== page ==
Seasonal Produce – MayPublished 04 May, 2015
May is a treat for the senses with beautiful seasonal produce that will bring unusual colours, textures and flavours to your dishes.
With its pale green, bumpy skin and irregular heart-like shape, Custard Apples might not look like the most appealing fruit from the outside. However, on the inside its soft white flesh is sweet and creamy.
Custard Apples are an excellent source of vitamin C, which is great for the immune system, and also contain dietary fibre, vitamin B6, magnesium and potassium.
The fruit ripens from dark green to light green and when choosing a fruit select one that yields to gentle pressure, much like an avocado. Once ripe they can be stored in the fridge for up to two days.
Custard Apples can be eaten fresh, with the flesh scooped out with a spoon (the seeds are not edible). They are also wonderful pureed and mixed through yoghurt for your morning muesli, sliced and mixed into a green curry, blended for a cocktail, or as a substitute for apple in teacake, crumbles or clafoutis.
Majestic quinces are one of the earliest known fruits and it is thought that a quince was the golden apple eaten in the Garden of Eden.
A lumpy fruit with yellow, slightly furry skin, the flesh has a very tart astringent taste when raw, so it must be cooked before eating. Once cooked, the flesh turns rosy pink and develops a sweet, spicy richness.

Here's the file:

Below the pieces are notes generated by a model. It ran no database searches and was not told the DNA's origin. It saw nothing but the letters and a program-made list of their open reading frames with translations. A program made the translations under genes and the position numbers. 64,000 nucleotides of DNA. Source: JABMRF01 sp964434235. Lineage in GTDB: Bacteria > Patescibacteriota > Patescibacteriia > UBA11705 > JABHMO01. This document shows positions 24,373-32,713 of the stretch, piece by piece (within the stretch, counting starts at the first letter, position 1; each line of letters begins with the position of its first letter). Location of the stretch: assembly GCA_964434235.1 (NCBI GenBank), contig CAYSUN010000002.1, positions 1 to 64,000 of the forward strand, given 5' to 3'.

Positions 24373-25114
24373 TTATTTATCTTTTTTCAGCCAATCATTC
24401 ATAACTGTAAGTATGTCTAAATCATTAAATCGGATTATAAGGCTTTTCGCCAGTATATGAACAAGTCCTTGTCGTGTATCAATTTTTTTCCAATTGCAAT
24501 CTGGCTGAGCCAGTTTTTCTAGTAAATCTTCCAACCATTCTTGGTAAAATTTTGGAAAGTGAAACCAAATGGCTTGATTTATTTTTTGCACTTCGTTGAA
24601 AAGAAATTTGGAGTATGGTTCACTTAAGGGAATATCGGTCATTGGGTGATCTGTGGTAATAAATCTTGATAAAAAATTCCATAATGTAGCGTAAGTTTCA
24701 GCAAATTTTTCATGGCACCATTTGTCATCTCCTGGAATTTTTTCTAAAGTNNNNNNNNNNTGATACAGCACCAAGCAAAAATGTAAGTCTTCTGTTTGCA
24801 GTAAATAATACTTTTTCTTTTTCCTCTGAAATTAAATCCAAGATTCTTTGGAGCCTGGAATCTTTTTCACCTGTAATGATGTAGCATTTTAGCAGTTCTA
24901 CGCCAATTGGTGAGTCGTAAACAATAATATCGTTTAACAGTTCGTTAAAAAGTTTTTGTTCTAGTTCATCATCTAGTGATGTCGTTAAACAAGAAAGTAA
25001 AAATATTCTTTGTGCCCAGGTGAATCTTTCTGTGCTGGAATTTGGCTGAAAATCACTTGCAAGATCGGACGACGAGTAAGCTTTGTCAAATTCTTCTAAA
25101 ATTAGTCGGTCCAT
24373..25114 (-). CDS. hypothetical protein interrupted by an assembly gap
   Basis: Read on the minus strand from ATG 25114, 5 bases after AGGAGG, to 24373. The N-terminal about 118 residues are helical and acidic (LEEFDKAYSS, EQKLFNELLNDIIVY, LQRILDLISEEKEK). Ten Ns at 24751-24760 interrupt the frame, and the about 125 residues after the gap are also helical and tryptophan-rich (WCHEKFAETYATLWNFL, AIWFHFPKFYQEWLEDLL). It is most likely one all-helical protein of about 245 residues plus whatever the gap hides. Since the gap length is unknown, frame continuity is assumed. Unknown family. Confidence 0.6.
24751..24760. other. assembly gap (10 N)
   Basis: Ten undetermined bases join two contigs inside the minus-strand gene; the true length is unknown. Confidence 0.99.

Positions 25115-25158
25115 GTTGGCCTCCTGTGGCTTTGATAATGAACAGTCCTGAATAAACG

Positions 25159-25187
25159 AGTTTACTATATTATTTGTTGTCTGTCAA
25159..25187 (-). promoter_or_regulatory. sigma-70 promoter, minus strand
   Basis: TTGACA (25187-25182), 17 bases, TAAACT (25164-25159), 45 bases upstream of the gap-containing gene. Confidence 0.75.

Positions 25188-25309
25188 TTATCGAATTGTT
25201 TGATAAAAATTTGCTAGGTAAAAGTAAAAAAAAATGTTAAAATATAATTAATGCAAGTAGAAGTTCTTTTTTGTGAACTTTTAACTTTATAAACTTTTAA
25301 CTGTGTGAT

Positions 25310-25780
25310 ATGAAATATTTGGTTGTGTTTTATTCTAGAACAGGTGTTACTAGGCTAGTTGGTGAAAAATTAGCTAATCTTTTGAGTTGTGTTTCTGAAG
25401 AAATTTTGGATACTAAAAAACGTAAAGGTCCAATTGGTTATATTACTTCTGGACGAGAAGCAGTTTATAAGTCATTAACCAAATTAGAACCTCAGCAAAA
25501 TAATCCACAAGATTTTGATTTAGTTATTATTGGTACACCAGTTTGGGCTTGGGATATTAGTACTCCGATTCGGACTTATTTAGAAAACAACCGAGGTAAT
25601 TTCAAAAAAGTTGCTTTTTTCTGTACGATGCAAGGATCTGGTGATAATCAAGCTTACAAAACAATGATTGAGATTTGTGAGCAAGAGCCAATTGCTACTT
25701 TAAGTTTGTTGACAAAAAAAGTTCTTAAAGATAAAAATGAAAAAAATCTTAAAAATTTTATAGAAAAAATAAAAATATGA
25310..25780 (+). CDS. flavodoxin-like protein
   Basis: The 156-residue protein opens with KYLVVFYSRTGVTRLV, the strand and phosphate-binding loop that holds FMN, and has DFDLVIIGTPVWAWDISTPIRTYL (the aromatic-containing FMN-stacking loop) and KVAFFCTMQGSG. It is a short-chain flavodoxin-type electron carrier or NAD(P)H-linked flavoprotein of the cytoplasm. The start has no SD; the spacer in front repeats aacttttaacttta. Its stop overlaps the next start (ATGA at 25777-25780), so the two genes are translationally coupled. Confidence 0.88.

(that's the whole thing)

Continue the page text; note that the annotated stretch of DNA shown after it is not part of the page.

Quinces are low in calories and a good source of vitamin C and fibre. When selecting a fruit, choose one that is firm and smooth. Slight marks do not affect the fruit, but avoid any deep bruising. Store at room temperature for up to a week, or in the fridge for up to a month.
Quinces can be enjoyed sweet or savoury and work beautifully with the flavours of game, nuts and cheese. To incorporate them into your cooking, try poaching in red wine, baking into tarts and pies, mix in a lamb tagine, and always have some quince paste on hand for a cheese platter.
The fennel plant has a wide variety of culinary uses. Its seeds add a pungent aniseed flavour to Middle Eastern cooking, its fine leaves can be chopped for use in salads, dressings and marinades, and the bulbs can be eaten raw or cooked.
The crisp bulb has a distinctive licorice flavour and sweet aroma, and is a good source of fibre, vitamin C, folate, potassium, manganese, and beta-carotene.
To prepare fennel bulbs for cooking, slice 1cm from the base and separate the bulb layers so you can wash away any trapped dirt.
Fennel bulbs have a wonderfully fresh and subtle flavour when eaten raw. Shred for a tasty raw fennel coleslaw, or create thin shavings using a mandolin for a prosciutto and mozzarella salad. It can also be roasted, sautéed and braised, and added to curries, risottos, soups and stews.
Other produce in season for May:
- Brussels Sprouts